This course provides a continuation of the intensive conceptual and applied introduction to auditing in society begun in Auditing I: Conceptual Foundations of Auditing. It focuses on a conceptual framework that is applied by audit professionals to assess, evaluate, and manage audit risks and evidence.
About the Course
-In this module, you will become familiar with the course, your instructor and your classmates, and our learning environment. This orientation will also help you obtain the technical skills required to navigate and be successful in this course.
Module 1: Strategic Analysis of a Client and Its Business Processes
-In this module, you will be introduced to the concept of strategic systems auditing (SSA). First, you will learn about the SSA approach and how it impact the audit. Then, you will learn about strategic analysis and strategic business risks.
Module 2: Audit Evidence and Triangulation
-In this module, you will be introduced to the concept of triangulation, which looks at three fundamental sources of audit evidence. First you will learn about the three sources of evidence, which are entity business states, management information intermediaries, and management business representations. Next, you will learn how evidence triangulation can be applied to the WorldCom scandal.
Module 3: Strategic Systems Auditing and Internal Controls
-In this module, you will be introduced to the concept of internal controls. First, you will learn about different components of internal controls and how they impact the audit. Next, you will learn about different audit strategies around controls: Substantive strategy vs reliance strategy. Lastly, you will learn about the categories of internal control weaknesses.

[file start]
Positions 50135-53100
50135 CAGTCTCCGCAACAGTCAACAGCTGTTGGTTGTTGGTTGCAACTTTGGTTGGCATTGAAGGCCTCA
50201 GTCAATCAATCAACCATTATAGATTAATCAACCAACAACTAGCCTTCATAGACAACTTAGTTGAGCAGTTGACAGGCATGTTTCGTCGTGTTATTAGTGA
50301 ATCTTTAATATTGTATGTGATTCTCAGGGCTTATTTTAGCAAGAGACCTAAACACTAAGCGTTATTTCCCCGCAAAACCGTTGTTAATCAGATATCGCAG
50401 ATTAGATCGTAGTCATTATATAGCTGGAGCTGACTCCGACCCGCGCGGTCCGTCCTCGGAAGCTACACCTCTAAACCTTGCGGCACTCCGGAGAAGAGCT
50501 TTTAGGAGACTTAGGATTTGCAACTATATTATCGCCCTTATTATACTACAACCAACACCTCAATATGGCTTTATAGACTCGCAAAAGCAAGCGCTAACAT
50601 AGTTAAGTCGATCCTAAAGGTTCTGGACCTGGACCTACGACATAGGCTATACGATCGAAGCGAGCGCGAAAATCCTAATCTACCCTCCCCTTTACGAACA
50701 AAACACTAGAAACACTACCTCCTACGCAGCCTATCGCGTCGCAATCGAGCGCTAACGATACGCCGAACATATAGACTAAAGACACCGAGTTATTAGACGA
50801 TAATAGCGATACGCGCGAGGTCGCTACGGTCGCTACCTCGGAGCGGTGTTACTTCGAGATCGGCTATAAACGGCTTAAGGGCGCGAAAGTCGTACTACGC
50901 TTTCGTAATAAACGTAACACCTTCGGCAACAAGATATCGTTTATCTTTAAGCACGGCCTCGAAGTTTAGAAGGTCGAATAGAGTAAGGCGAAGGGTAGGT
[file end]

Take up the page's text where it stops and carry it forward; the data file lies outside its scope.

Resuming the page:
Module 4: Interpreting Evidence and Significant Business Processes
Module 5: Verification of Management Assertions I: Attribute Sampling
-In this module, you will be introduced to the concept of sampling. We will cover non-statistical and statistical sampling, but we will emphasize a form of statistical sampling called attribute sampling. You will learn about sampling risk as well as about three important determinants of sample size: risk of incorrect acceptance, tolerable error, and expected error. You will learn that population size actually has a small effect on sample size, contrary to lay theories the position population size as one of the most important determinants of needed sample sizes. You will also learn about key steps involved in planning and performing attribute sampling, the critical role of professional judgement during many of these steps, and you will learn about some specific audit procedures for verifying management’s assertions related to their controls.
Module 6: Verification of Management Assertions II: Unit Sampling
-In this module, you will continue to learn about verifying management’s assertions. First, you will learn about unit sampling, which is one of the most common statistical sampling approaches. Then you will learn about the differences between unit sampling and non-statistical sampling. Next, you will learn about planning, picking, and evaluating the results of the sample. You will also learn about different types of sample selections: probabilistic and non-probabilistic. Lastly, you will reinforce your conceptual understanding by working through a unit sampling example.
Module 7: Fraud Risk Assessment
-In this module, you will learn about fraud risk assessment, which is one of the most critical portions of the audit. First, you will learn about wise thinking and why it is important to have professional skepticism when it comes to fraud. You will learn about wise thinking from several recent studies. You will first learn about a study that highlights the importance of wise thinking in auditing. Then you will learn about two additional studies that show the factors that influence auditors’ judgement and management’s behavior. Lastly, you will learn about a study that shows how auditors’ strategic thinking influences their selected audit procedures.
Module 8: Completing the Attest Engagement
Mark E. Peecher, PhD, CPA